I have asked this question in the Mikrotik forums with no response. Hopefully someone here might be able to shed some light.
I have an Intel based RouterOS v3.20 router at the edge of our Canopy network. This router acts as our DHCP server as well. I hand out public IPs to customer routers.
I have been finding that a number of customer routers do not seem to be able to obtain an IP. I have to statically assign IPs to these problem routers. I have seen this with a number of D-Link and Belkin routers. I have not come across this issue with a Linksys router.
I have the following filters enabled in the Canopy SMs
PPPoE, SMB, Bootp Server, and IPv4 Multicast.
VLANs are used in our network.
If I were to connect the SM directly to a customer computer I often find that on the first attempt Windows fails to obtain an IP (Limited or no connectivity). If I “repair” the connection it will pick it up without any other issues.
One thing I forgot to mention is that on the APs I have the “Translation Bridging” option enabled. The AP replaces the MAC address of the client with the MAC address of the SM in ARP packets. Maybe this could be part of the issue? I was doing this so I could set the DHCP server to always give a certain IP to a customer.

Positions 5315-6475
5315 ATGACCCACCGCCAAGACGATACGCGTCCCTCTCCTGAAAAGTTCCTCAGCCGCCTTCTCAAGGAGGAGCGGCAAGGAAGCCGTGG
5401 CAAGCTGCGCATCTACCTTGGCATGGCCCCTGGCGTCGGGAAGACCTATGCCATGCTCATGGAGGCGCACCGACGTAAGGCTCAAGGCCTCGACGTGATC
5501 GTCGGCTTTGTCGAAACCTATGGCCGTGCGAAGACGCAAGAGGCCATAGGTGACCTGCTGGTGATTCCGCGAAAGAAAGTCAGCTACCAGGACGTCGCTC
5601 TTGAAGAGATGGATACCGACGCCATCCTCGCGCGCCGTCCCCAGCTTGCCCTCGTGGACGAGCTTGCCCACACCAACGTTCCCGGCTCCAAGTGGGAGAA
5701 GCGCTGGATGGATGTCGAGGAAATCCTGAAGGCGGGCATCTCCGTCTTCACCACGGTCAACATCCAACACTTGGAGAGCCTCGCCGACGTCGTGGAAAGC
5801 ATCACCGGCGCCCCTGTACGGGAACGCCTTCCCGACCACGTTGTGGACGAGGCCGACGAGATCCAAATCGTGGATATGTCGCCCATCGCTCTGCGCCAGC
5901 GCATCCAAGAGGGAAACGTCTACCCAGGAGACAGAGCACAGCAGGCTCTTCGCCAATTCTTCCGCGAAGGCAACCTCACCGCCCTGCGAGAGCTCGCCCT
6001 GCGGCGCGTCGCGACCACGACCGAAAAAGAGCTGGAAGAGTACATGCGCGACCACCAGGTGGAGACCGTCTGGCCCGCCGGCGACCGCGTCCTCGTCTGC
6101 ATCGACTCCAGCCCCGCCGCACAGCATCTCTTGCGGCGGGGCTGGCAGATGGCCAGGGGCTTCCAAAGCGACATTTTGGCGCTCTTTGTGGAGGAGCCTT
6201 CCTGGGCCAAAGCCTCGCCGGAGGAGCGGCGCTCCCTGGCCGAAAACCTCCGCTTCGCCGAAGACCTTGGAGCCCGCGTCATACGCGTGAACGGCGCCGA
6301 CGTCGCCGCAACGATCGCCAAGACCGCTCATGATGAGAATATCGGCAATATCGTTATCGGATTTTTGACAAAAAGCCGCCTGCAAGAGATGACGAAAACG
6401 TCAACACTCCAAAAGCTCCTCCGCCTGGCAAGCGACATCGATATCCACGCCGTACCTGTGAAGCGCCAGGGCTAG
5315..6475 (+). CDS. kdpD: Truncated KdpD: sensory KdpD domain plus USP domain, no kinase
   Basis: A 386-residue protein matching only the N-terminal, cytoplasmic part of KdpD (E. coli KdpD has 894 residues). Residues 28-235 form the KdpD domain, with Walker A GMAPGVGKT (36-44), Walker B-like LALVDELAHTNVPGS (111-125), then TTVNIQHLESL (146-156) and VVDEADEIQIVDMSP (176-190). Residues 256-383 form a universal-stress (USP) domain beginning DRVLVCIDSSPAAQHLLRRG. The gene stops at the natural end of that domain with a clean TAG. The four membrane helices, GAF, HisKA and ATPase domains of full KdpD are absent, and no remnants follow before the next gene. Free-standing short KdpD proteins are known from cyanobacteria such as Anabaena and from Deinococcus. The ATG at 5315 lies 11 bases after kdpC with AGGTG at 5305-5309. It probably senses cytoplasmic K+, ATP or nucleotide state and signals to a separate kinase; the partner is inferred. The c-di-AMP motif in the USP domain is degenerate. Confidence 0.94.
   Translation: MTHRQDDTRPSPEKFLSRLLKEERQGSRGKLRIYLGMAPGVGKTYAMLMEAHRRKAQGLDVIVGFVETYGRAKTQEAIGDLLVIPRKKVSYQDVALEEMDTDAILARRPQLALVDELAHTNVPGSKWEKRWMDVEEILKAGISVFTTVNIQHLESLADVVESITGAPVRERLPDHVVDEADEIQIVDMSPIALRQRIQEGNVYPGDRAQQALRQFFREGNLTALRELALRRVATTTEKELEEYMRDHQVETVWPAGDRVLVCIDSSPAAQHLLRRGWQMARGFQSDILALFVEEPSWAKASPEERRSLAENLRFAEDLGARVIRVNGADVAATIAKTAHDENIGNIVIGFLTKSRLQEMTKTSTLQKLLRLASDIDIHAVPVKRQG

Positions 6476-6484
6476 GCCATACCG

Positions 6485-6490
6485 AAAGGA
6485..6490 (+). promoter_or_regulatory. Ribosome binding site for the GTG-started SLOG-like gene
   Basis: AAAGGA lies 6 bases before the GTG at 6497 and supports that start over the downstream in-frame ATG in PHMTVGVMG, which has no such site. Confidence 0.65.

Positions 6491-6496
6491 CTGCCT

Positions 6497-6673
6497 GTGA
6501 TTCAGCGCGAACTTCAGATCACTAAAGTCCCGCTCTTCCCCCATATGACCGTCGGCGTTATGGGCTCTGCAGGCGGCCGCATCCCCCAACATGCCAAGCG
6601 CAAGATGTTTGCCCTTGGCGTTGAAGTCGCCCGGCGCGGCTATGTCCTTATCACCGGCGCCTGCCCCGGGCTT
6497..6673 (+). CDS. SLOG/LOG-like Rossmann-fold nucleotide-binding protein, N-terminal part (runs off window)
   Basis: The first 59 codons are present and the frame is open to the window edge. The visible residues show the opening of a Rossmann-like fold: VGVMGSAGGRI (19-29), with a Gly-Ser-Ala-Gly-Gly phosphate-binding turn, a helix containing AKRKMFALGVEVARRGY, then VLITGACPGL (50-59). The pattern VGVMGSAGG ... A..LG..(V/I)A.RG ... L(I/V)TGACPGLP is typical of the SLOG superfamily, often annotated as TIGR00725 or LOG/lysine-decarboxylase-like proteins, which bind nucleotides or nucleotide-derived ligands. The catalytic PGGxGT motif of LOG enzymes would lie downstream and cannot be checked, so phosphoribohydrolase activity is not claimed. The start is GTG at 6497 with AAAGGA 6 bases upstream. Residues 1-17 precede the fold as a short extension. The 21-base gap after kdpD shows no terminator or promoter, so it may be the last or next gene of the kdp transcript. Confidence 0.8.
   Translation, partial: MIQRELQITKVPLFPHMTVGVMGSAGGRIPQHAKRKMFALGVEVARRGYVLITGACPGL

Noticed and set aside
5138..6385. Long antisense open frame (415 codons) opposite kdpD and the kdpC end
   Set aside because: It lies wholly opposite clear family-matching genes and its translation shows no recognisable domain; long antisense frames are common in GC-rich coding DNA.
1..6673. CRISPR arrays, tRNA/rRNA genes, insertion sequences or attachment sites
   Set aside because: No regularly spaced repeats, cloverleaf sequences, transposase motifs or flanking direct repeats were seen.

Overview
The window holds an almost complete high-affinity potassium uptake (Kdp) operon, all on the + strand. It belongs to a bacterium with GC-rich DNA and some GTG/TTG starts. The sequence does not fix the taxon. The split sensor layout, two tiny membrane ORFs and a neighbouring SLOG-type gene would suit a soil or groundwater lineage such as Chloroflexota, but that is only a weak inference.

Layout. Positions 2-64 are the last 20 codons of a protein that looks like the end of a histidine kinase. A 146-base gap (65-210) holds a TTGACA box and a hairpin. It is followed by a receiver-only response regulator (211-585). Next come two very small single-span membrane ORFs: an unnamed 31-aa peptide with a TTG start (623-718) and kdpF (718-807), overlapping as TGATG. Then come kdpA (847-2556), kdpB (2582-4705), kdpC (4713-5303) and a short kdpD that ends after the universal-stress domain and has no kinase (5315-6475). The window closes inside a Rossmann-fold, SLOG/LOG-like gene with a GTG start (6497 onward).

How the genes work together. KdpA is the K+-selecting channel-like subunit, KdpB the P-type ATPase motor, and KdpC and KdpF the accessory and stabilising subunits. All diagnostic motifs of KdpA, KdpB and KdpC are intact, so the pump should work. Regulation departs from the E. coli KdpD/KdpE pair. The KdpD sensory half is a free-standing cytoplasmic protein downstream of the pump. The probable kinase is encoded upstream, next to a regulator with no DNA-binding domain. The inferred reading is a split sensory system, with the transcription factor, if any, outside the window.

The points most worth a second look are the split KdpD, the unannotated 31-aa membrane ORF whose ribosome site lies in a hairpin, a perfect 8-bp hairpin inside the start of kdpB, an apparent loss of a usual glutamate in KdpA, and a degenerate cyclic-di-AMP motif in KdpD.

Personally I would disable translation bridging and if a customer needs the same ip everytime set them as static in mikrotik itself not the customers router. then it will send out the same address to that customer everytime. we use mikrotik at every site with all kinds of different boards and have never had a problem with DHCP
Can we assume that you are running other routers between the cust. SM and the edge router, and they all have DHCP relay turned on? And, the Mtiks have the local address set to the Gateway address of the pool of real IPs assigned to that Mikrotik?
Just crossing the t’s and dotting the i’s on the basics.
Paul McCall, PDMNet
Canopy Equipment Sales and Repair Specialists
658 Old Dixie Highway
Vero Beach, FL 32962
No, Our network is bridged at the moment. Only one Mikrotik router feeding the network.
Also, we have a NetEqualizer between the router and the main switch that feeds the network.
to make sure you arent getting some rogue broadcast traffic, you should limit the broadcasts to 15 (kbps) in the QOS section of each SM. This often helps with DHCP conversations, which are broadcast like in character
I’ll give that a try.
I believe this did the trick.
Thanks for the help
You are very welcome